A touchscreen on your desktop: Three new displays
Getting Windows 8? You're going to want a touchscreen. We look at three of the latest monitors from Acer, Dell and ViewSonic.
March 12, 2013 06:00 AM ET
Computerworld - Your next touchscreen may not be on a phone, tablet or laptop, but part of your desktop system. The latest touch displays work well with Microsoft's new Windows 8 operating system, but can tilt or fold flat on a desktop to make swiping, tapping and forming complex finger gestures a lot more natural than with a vertical orientation.
"The current touch monitors add a new dimension to Windows 8," says Linn Huang, senior research analyst at IDC. "They make interaction second nature and put the software at your fingertips, literally."
In this roundup, I look at three of the newest touch monitors: the Acer T232HL bmidz, the Dell S2340T and the ViewSonic TD2220.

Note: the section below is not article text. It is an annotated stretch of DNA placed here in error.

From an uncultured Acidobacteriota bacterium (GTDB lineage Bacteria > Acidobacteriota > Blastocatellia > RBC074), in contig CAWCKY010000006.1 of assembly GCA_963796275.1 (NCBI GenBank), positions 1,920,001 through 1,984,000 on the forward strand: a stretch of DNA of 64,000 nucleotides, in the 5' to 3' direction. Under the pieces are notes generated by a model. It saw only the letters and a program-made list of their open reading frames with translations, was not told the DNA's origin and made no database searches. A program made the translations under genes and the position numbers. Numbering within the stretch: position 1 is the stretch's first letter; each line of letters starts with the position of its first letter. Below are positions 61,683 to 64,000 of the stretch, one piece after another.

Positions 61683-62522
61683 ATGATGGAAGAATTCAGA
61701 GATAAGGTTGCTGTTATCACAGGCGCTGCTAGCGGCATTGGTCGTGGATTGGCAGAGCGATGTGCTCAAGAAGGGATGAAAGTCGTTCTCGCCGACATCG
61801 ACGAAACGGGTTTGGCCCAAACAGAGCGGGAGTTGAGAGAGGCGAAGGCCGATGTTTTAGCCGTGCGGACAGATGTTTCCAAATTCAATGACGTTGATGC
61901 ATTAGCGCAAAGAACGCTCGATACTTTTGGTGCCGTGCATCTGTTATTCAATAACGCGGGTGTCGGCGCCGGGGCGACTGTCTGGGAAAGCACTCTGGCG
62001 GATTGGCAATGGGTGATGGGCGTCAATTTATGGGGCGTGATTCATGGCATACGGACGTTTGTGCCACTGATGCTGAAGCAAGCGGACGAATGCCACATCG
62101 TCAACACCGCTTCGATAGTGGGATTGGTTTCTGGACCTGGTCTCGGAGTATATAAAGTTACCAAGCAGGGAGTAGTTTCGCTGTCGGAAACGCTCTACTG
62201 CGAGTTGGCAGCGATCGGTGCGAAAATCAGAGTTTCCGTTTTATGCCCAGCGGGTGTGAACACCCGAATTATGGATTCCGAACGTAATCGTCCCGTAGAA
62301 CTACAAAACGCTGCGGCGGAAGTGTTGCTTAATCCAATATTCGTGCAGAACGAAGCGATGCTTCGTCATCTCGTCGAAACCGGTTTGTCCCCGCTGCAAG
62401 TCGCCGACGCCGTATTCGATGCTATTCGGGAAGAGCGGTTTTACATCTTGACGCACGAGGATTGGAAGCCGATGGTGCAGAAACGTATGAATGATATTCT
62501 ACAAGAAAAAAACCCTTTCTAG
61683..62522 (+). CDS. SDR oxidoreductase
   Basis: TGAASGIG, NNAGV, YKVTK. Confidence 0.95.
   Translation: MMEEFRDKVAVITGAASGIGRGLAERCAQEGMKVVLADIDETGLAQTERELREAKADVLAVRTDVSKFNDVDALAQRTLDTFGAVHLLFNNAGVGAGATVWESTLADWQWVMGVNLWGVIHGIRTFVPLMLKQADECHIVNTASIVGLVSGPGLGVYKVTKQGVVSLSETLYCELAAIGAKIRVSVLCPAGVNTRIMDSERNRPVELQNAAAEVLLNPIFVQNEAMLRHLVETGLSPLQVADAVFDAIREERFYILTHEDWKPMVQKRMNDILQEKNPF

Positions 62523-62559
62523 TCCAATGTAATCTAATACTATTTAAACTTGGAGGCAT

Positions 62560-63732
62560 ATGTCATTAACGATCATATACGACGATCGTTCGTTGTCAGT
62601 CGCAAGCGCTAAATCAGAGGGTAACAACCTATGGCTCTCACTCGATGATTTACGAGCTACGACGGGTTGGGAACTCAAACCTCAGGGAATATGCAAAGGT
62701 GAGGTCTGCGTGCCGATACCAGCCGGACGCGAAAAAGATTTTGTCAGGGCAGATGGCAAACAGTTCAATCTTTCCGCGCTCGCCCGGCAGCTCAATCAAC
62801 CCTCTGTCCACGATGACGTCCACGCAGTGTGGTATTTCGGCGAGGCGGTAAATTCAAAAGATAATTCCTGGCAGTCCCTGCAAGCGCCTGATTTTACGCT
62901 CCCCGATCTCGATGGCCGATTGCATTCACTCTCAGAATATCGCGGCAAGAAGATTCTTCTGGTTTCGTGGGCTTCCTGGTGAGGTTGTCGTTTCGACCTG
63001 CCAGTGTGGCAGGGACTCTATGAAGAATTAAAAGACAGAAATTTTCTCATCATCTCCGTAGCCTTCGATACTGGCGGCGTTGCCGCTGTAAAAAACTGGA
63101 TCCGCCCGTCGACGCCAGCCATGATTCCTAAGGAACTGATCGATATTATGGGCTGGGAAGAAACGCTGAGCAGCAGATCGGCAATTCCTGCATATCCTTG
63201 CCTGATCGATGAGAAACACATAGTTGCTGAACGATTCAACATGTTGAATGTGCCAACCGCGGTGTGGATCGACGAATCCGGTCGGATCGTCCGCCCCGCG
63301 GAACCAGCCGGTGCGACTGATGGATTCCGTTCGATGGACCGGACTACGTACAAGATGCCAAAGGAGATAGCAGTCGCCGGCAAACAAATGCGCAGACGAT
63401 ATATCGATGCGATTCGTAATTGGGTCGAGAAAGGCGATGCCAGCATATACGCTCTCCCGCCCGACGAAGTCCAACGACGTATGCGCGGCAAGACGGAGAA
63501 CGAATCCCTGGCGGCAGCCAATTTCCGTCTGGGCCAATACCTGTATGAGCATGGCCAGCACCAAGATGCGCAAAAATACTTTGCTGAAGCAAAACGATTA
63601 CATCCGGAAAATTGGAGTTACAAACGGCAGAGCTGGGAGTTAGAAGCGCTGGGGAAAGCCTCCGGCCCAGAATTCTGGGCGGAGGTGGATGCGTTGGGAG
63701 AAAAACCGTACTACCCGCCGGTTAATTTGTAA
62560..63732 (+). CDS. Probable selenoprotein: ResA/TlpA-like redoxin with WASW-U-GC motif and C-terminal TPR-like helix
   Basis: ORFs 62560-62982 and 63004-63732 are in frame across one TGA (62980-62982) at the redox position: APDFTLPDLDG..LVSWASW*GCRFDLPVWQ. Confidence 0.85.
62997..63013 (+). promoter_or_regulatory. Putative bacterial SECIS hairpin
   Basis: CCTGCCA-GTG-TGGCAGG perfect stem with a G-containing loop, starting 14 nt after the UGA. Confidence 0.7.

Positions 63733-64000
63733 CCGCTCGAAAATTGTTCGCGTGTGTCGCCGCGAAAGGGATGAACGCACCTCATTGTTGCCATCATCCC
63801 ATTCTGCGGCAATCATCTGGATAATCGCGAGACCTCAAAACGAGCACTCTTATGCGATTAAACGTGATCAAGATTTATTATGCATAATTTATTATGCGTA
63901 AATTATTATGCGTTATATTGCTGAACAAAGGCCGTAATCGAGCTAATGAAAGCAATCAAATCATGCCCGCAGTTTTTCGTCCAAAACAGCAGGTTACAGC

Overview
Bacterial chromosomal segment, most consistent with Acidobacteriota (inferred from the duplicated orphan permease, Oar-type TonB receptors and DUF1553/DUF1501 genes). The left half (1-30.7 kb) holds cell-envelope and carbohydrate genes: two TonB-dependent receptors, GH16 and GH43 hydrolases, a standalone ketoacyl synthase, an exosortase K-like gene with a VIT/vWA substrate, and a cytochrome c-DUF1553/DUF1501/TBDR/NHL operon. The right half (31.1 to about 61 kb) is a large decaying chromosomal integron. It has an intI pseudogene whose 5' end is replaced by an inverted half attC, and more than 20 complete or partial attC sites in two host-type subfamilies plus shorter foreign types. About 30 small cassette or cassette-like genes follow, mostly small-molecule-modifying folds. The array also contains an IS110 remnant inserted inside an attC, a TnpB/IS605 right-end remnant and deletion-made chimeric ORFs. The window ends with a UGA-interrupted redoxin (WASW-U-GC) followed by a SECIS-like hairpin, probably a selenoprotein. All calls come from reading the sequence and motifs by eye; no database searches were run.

While all three displays deliver a sharp HD image and have active viewing areas of between 21.5 in. and 23 in., they also differ in a couple of significant ways.
Number of individual inputs. While older touchscreens could handle only one finger input at a time, the latest multitouch capacitive displays can work with up to 32 separate inputs, although most are limited to 10 at a time. This allows software designers to create complex applications that allow for a wider array of gestures and accept input from more than one user at a time.
Of the monitors covered in this roundup, the Acer and Dell can work with up to 10 separate inputs at a time, while the ViewSonic can only work with two fingers at a time.
Display mount. The way the display is mounted makes a big difference as well. While the ability to adjust the height and angle of a traditional monitor can make viewing more comfortable, it is de rigueur with a touchscreen.
That's because the display has to have two personalities: It has to stand upright for displaying vertically but be able to quickly and easily tilt to make writing, drawing or interacting with the software easier.